Preliminary results showed Mr Erdogan had received 49.51 per cent of votes, short of the 50 per cent needed to win in the first round, High Election Board chief Ahmet Yener said on Monday.
His closest rival Kemal Kilicdaroglu had 44.88 per cent, the board said, while third-placed candidate Sinan Ogan had 5.17 per cent.
The remaining 35,874 uncounted overseas votes would not tip any of the candidates over the 50 per cent threshold, Mr Yener said.
The second round of voting will be held on May 28.
Before the final result, Mr Ogan said he could only support Mr Kilicdaroglu in the run-off if he agreed to offer no concessions to a pro-Kurdish party.
“We will consult with our voter base for our decision in the run-off. But we already made clear that the fight against terrorism and sending refugees back are our red lines,” he said.
Speaking earlier on Monday, Mr Erdogan said a second round would be “welcome”.
Mr Kilicdaroglu urged his supporters not to be disheartened.
“Do not fall into despair. I will stand upright.,” he tweeted shortly after the election board announcement.
“I will tell you my clear observations of what is happening. Then we will stand up and take this election together.”
He said earlier on Monday that he would accept the people's decision for a second round, as Mr Erdogan said another poll would be “welcome”.
Media outlets, which were banned from reporting on the election until after 6.30pm local time, offered differing predictions as votes were counted across the country.
State-run news agencies initially placed Mr Erdogan ahead of Mr Kilicdaroglu, while opposition officials accused Anadolu Agency of manipulating data in favour of the President.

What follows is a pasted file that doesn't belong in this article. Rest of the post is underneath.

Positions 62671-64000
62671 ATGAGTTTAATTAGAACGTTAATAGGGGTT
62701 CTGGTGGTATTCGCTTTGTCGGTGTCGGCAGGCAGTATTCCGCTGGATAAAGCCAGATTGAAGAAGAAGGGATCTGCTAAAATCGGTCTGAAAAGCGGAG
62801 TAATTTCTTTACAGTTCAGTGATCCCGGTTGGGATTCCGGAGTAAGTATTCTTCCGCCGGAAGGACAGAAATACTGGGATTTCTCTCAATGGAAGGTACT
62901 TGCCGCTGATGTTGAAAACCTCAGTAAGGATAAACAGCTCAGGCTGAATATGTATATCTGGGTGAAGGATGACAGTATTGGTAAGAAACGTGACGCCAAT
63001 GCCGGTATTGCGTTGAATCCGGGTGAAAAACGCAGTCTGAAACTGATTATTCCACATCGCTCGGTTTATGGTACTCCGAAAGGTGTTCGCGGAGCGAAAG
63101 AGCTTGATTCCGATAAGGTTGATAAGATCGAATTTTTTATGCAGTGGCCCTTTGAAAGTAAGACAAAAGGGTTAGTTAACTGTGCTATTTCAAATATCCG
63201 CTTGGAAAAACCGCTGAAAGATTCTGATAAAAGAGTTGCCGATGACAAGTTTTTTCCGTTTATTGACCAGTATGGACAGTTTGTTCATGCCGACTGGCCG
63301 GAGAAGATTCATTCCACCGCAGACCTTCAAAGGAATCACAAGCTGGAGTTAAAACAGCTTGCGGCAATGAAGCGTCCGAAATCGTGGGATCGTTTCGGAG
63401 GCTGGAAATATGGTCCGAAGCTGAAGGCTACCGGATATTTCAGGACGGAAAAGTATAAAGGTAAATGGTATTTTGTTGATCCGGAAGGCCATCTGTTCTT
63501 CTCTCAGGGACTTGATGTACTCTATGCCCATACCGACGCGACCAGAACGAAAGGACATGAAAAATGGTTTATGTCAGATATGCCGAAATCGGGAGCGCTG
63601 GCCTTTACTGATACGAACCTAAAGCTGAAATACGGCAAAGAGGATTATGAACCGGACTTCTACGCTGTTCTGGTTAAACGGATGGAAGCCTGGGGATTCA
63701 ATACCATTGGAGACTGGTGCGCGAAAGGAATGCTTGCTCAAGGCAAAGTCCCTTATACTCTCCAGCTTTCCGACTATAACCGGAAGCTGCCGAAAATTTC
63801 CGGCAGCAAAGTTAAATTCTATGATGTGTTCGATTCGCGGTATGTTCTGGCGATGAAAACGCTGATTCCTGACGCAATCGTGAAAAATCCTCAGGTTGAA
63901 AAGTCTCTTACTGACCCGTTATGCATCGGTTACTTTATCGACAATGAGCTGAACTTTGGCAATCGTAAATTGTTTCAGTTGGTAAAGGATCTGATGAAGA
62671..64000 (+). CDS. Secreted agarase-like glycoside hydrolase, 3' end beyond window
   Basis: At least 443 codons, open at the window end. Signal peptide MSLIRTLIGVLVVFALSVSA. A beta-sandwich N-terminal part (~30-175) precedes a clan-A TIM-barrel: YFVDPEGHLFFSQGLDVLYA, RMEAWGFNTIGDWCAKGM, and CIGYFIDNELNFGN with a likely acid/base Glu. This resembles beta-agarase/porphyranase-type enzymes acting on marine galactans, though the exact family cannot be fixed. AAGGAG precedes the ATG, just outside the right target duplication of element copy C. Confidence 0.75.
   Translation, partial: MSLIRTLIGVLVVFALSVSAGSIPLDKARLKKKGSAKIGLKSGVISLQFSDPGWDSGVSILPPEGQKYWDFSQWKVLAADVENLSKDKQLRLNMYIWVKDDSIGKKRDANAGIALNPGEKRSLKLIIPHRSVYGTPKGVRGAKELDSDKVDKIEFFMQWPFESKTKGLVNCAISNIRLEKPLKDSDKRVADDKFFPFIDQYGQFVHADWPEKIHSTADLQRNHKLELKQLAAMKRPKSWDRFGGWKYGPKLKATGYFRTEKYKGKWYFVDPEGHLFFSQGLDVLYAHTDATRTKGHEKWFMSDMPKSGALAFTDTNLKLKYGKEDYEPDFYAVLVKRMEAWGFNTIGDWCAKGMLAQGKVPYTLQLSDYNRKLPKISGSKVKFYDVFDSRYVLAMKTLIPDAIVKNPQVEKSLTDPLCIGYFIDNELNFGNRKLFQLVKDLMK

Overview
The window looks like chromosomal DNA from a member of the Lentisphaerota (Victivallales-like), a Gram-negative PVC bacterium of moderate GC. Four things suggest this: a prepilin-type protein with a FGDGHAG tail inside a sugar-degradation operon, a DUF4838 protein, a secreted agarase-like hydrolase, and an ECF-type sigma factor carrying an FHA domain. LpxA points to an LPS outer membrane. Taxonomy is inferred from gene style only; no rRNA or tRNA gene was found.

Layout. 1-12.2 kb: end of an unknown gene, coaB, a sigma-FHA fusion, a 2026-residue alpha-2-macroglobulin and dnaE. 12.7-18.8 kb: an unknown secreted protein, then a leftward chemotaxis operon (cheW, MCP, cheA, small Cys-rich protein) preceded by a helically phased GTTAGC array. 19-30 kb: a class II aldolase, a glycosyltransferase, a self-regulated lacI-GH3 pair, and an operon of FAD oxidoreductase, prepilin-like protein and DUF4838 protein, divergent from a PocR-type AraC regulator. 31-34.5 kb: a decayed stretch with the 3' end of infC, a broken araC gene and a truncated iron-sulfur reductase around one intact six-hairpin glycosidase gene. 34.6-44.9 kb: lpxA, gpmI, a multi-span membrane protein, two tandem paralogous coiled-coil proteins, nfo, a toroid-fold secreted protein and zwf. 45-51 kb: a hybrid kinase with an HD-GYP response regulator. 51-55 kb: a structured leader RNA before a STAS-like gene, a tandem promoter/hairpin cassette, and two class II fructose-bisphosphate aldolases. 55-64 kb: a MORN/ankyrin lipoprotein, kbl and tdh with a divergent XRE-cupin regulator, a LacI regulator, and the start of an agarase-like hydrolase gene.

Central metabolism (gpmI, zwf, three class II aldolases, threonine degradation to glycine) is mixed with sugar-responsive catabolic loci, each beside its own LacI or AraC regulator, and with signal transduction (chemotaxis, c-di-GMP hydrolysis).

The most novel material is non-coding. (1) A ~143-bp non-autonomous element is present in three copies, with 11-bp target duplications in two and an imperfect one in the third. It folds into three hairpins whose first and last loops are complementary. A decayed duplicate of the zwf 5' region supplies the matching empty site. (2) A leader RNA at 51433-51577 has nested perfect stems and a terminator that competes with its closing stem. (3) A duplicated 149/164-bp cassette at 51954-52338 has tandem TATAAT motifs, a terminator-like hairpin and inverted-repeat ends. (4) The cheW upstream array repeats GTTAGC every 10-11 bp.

“We will not sleep tonight, my people,” said Mr Kilicdaroglu, leader of the People's Republican Party (CHP), calling on the election board to release data from various provinces.
The election authority later said it was not withholding vote counts from political parties.
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Opposition figures said the government was deliberately slowing down the count in districts where Mr Kilicdaroglu was enjoying strong support.
“They are contesting the count emerging from ballot boxes where we are massively ahead,” Istanbul's mayor, Ekrem Imamoglu, said.
State broadcaster TRT earlier showed Mr Erdogan leading with just over 50 per cent of votes, compared with Mr Kilicdaroglu's 43 per cent, based on almost 86 per cent of votes counted.
HalkTV, close to the CHP, also placed the President ahead of its candidate, although estimates continued to fluctuate as the night progressed.
But later, Mr Kilicdaroglu wrote on Twitter that “we are leading”, while Mr Imamoglu and Ankara Mayor Mansur Yavas also said he was on track for victory.
In past elections, Mr Erdogan has generally placed ahead in early results as votes from urban centres are still to be counted.
Exit polls are banned in Turkey.
Mr Erdogan also wrote on Twitter that hurried results were “stealing the national will of the people”.
CHP officials have said the party expects its highest turnout to date in Istanbul as polls closed in the country's most important presidential election yet.
“We expect record turnout in Istanbul,” said Canan Kaftancioglu, the CHP's provincial leader in Istanbul, where Mr Erdogan made a last attempt to appeal to voters at three separate rallies on Saturday.
Results from Istanbul are decisive in determining the course of the election.
Sunday's presidential election, accompanied by parliamentary elections, is the most important to take place in the 100 years of the post-Ottoman republic.
For the millions of first-time voters taking to the polls, estimates suggested they could wake up under a new leader for the very first time.
Mr Kilicdaroglu had been predicted to narrowly beat Mr Erdogan and clinch victory in a single round.
His spokesman, Faik Oztrak, said they were seeing a positive picture even as TRT showed Mr Erdogan leading.
Polling stations in Taksim and Besiktas were packed in the late morning and into the afternoon.
As polling drew to a close, police erected security barriers in the central Taksim Square, historically the scene of large political protests.